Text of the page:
Table of Contents
Ace Books by Charles Stross
THE ATROCITY ARCHIVES
THE JENNIFER MORGUE
THE BERKLEY PUBLISHING GROUP
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This is a work of fiction. Names, characters, places, and incidents either are the product of the author’s imagination or are used fictitiously, and any resemblance to actual persons, living or dead, business establishments, events, or locales is entirely coincidental. The publisher does not have any control over and does not assume any responsibility for author or third-party websites or their content.
Copyright © 2009 by Charles Stross.
Previous publication information can be found on page 353.
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Library of Congress Cataloging-in-Publication Data
eISBN : 978-1-101-08198-3
1. Short stories, American. I. Title.
For David Pringle, Gardner Dozois,
and Sheila Williams
Hello, and welcome to
This is not a novel. This is a short-story collection. This is not a short story. This is the introduction to a short-story collection. This is not fiction. This is a sequence of concepts that I am transferring into your conscious awareness via the medium of words, some of which may be false.
Danger: here be epistemological dragons . . .
I’m Charlie Stross, and I have a vice I indulge in from time to time: I write short fiction. I’ve been writing short stories (in various length factors) and getting them published in magazines for a long time—my first short story in the British SF magazine
came out in 1986—and although I don’t make much money at it, I still keep doing it, even though these days I write full-time for my living.
Short stories are a famously dead format in most genres of written fiction. Back in the 1950s, there was a plethora of fiction magazines on the shelves of every newsagent: but changes in the structure of the magazine-publishing business killed the fiction markets, and what had once been a major source of income for many writers turned into a desert. Even science fiction—which has a long tradition of short stories as a major subfield, going back to the 1920s and the pages of
Astounding Science Fiction
, and which has fared better than other genres in terms of the survival of the monthly magazines—isn’t a terribly fertile field to plow. Because of the way the publishing industry has evolved, if you want to earn a living, you really need to write novels: short-fiction outlets, with a very few exceptions, pay abysmally.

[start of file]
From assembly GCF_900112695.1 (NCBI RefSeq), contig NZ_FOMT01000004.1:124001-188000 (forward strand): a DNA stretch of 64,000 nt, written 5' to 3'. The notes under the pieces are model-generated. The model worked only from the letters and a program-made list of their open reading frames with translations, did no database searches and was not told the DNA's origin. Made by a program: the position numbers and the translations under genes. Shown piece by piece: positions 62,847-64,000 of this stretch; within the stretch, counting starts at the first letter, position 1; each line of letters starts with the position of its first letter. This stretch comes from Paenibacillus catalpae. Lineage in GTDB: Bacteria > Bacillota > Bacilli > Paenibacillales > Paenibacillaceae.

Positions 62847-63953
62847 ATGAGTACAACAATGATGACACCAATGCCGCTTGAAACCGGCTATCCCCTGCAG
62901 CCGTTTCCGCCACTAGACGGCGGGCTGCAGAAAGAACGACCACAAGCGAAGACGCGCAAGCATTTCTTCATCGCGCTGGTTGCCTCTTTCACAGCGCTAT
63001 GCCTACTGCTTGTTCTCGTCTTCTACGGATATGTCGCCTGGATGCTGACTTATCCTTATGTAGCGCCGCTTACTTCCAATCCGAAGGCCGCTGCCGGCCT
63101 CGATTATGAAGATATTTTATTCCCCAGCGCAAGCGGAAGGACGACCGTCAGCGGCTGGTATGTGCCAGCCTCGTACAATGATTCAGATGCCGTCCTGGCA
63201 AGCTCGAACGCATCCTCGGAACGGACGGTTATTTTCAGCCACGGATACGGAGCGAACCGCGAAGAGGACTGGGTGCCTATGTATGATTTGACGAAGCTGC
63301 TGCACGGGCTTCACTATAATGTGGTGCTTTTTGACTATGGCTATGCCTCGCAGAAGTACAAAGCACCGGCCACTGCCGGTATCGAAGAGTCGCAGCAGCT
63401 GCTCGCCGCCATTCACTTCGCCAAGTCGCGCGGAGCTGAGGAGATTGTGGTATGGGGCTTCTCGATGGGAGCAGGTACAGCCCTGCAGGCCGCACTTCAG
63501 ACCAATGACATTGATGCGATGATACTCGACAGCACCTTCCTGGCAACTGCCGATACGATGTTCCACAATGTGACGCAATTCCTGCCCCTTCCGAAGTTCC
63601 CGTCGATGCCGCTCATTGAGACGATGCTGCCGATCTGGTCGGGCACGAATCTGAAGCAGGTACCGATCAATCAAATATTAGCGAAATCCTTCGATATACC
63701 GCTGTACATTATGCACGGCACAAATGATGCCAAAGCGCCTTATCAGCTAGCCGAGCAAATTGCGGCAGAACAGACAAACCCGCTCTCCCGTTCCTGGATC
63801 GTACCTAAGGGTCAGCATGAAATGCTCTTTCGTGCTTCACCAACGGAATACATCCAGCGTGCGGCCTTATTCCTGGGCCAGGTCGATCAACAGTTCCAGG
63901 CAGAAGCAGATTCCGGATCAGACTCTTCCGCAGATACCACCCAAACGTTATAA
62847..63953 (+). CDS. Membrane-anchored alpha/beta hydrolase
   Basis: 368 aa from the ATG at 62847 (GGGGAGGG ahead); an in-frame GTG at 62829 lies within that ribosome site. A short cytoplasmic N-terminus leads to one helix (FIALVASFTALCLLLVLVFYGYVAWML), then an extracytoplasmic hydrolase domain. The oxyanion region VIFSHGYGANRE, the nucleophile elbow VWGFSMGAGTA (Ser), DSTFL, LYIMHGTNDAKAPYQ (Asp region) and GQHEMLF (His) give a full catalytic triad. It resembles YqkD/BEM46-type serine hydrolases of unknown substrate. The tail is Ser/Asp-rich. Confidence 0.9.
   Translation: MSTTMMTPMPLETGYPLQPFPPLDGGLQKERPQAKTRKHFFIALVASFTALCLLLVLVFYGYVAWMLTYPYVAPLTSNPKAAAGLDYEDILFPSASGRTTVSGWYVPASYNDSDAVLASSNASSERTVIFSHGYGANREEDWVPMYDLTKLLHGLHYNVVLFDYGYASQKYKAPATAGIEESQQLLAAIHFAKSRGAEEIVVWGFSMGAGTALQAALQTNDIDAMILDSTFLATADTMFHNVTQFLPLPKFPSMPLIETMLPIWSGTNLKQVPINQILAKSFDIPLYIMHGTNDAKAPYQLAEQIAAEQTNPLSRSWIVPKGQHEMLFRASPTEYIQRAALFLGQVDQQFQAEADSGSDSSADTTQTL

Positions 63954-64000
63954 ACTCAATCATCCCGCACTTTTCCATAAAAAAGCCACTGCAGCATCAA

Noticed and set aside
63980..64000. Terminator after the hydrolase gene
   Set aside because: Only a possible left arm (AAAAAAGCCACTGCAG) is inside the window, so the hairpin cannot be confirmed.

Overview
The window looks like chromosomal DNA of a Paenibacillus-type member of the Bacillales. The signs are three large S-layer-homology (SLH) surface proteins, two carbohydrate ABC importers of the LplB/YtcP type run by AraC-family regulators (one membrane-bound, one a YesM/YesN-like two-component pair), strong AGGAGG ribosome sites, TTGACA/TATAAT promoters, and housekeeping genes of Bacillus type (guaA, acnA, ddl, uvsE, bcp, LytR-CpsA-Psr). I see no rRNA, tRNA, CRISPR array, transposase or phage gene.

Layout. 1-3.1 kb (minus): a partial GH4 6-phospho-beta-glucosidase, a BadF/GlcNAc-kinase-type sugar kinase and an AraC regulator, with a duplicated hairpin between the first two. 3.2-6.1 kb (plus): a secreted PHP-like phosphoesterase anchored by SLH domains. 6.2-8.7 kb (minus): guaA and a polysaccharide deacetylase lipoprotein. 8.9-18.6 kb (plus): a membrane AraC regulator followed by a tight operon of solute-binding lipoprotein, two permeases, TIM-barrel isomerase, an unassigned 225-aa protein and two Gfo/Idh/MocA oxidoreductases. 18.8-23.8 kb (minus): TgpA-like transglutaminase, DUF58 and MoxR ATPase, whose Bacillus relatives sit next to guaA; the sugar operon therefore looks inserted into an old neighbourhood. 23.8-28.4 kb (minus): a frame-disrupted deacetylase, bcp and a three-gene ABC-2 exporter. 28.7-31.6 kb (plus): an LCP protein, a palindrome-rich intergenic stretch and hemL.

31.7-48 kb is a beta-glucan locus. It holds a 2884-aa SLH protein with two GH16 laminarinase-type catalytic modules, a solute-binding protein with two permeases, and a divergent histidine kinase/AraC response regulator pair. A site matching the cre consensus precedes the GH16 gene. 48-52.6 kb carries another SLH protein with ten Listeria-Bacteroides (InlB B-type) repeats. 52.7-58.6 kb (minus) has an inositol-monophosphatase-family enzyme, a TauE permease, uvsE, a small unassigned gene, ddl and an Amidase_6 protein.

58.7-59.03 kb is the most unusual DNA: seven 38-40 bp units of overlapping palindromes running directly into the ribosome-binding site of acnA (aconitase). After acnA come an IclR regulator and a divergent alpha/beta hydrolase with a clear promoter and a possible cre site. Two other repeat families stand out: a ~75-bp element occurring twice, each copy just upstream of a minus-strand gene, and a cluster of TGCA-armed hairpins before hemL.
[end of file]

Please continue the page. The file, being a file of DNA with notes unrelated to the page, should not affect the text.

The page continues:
It wasn’t always thus. The science fiction novel was itself something of a novelty until the 1950s; the famous names of the early-SF literary canon—Isaac Asimov, Robert Heinlein, Arthur C. Clarke, and less-well-remembered names such as Fredric Brown and Cyril Kornbluth and Alfred Bester—were primarily short-fiction writers. With dozens of monthly newsstand pulp-fiction magazines demanding to be fed, and a public not yet weaned to the glass teat of television, the field was huge. Video didn’t so much kill the radio star as it did for the short-fiction markets, providing an alternative distraction on demand for tired workers to chill out with.
But the SF short-story field survives to this day. It’s in much better shape, paradoxically, than other genres, where the form has all but died. It would be hard to describe it as thriving, at least compared to the golden age of pulps—but science fiction readers are traditionalists, and those of us who write short fiction aren’t primarily in it for the money: we’ve got other, less obvious, incentives.
(Actually, I’m not sure I know anyone who writes fiction at
length solely for money. If you’ve got the skill to string words into sentences, there are any number of ways to earn a living, most of which are far less precarious than the life of a freelance fiction writer. At the risk of overgeneralizing, it’s one of those occupations you go into because you can’t
do it, and any attempts to justify it by pointing to commercial success are, at best, special pleading. If Stephen King had failed to get his big break with
, if J. K. Rowl ing’s first Harry Potter book had sold out its first thousand-copy print run and thereafter gone out of print, I’m willing to bet that they’d have kept on writing regardless.)
Speaking for myself, I’m an obsessive fiction writer. I write because I’ve got a cloud of really neat ideas buzzing around my brain, and I need to let them out lest my head explode. But having ideas is only part of the reason I write—otherwise, I could just keep a private journal. The other monkey riding my back is the urge to communicate, to reach out and touch someone. (Or to lift the lid on their brainpan, sprinkle some cognitive dissonance inside, stir briskly, then tiptoe away with a deranged titter.) Everyone I know who does this job has got the same monkey on their shoulders, urging them on, inciting them to publish or be damned, communicate or die.
If you’re a compulsive communicator, nothing gets your attention like feedback from the public—a signal saying “message received.” To many writers, money is one kind of feedback; nothing says “message received” quite like the first royalty check after your book earns out the advance. It tells you that people actually went out and
. (And it pays the grocery bills.) Then there are the reviews, be they brilliant or misguided, or occasionally brilliant